There is a federal law, 18 USC 2252, which criminalized distribution and receiving of child porn. One part of the law addresses a person who
(1) knowingly transports or ships using any means or facility of
interstate or foreign commerce or in or affecting interstate or
foreign commerce by any means including by computer or mails, any
visual depiction, if— (A) the producing of such visual depiction
involves the use of a minor engaging in sexually explicit conduct; and
(B) such visual depiction is of such conduct;
The next part addresses one who
(2) knowingly receives, or distributes, any visual depiction using any
means or facility of interstate or foreign commerce or that has been
mailed, or has been shipped or transported in or affecting interstate
or foreign commerce, or which contains materials which have been
mailed or so shipped or transported, by any means including by
computer, or knowingly reproduces any visual depiction for
distribution using any means or facility of interstate or foreign
commerce or in or affecting interstate or foreign commerce or through
the mails, if— (A) the producing of such visual depiction involves the
use of a minor engaging in sexually explicit conduct; and (B) such
visual depiction is of such conduct;
The word "knowingly" is crucial here: it may mean that if you don't know, it's not a crime. The wording is not completely clear, in that maybe the law only says that you have to know that you received and don't have to know anything about the item that you received. So it is up the the Supreme Court to say exactly what that means. In US v. X-Citement Video, Inc., 513 U.S. 64, they did. The court held that "knowingly" does not just mean that you know you are receiving or distributing, because that would yield absurd results such as that a retail druggist who returned a roll of film unprocessed would be guilty of distributing child porn, just in case the film contains child porn. As the court says, "We do not assume that Congress, in passing laws, intended such results".
There is a general constitutional presumption that any crime has a scienter requirement (Morissette v. United States, 342 U. S. 246, Staples v. United States, 511 U. S. 600): "the standard presumption in favor of a scienter requirement should apply to each of the statutory elements that criminalize otherwise innocent conduct". The court rejects the narrow interpretation that "knowingly" just applies to the verb, and "This interpretation is supported by the canon that a statute is to be construed where fairly possible so as to avoid substantial constitutional questions".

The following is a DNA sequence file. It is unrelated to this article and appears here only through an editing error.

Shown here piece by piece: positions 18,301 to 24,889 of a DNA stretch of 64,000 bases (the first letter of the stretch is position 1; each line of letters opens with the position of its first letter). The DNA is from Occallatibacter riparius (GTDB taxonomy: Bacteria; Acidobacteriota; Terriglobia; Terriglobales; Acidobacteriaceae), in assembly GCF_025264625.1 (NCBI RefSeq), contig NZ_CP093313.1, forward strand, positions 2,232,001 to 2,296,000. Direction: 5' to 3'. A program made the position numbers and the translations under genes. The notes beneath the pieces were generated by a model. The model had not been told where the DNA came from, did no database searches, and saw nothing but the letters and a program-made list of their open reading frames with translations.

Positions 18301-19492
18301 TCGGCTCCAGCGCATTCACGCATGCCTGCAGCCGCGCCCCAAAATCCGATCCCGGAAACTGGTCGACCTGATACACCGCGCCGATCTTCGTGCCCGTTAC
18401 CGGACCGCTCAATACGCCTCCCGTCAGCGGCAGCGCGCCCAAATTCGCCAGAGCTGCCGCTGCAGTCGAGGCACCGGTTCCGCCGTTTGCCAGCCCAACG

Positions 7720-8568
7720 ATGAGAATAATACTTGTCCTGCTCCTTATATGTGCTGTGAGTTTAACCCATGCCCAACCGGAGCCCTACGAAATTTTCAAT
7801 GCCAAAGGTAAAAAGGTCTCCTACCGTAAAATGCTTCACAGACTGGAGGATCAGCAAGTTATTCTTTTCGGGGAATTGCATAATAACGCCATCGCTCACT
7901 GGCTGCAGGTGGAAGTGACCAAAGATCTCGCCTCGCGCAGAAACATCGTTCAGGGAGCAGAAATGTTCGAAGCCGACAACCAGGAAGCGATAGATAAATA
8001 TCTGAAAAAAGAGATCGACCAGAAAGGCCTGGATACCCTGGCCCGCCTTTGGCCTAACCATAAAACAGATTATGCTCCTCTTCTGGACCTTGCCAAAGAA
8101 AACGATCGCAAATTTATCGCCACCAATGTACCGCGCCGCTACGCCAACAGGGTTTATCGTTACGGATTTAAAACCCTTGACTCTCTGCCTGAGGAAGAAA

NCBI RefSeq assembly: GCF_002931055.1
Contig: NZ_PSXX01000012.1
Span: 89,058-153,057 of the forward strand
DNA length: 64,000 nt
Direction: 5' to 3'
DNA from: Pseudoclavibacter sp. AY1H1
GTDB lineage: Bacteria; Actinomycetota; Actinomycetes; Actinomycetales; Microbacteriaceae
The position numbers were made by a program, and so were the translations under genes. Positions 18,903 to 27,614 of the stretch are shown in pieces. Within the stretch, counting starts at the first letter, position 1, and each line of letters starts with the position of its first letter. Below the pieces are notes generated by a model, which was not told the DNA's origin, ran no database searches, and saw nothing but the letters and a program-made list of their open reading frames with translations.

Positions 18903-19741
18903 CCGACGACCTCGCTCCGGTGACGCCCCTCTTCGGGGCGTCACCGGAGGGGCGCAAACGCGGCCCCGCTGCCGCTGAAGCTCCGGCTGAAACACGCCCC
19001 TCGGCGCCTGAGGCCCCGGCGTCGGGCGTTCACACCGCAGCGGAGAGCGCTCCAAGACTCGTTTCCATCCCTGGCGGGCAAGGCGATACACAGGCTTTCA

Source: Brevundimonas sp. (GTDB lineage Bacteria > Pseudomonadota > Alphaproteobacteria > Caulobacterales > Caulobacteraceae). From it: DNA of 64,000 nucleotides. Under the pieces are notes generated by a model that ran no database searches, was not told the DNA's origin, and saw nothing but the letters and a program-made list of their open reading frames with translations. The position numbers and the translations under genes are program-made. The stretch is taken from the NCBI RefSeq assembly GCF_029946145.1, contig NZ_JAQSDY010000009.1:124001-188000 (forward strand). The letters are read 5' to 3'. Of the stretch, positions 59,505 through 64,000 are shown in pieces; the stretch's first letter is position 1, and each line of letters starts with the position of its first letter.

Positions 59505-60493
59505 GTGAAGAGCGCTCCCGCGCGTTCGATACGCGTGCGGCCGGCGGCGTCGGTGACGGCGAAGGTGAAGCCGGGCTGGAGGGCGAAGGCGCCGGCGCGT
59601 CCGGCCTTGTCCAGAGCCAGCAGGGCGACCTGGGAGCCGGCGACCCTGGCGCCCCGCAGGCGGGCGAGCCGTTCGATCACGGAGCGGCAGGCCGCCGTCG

There are also state laws which are untouched by X-Citement, which may make possession of child porn a strict liability offense. Washington state law is written so that you have to know or intend ("Knowingly develops, duplicates, publishes, prints, disseminates, exchanges, finances, attempts to finance, or sells a visual or printed matter that depicts a minor engaged in an act of sexually explicit conduct as defined in RCW 9.68A.011(4) (a) through (e)" or "Possesses with intent to develop, duplicate, publish, print, disseminate, exchange, or sell any visual or printed matter that depicts a minor engaged in an act of sexually explicit conduct as defined in RCW 9.68A.011(4) (a) through (e)".)
The statutory rape law on the other hand has no requirement pertaining to knowledge or intent
(1) A person is guilty of rape of a child in the third degree when the
person has sexual intercourse with another who is at least fourteen
years old but less than sixteen years old and not married to the
perpetrator and the perpetrator is at least forty-eight months older
than the victim.
I don't know whether some state's statute was written without a "knowingly" requirement.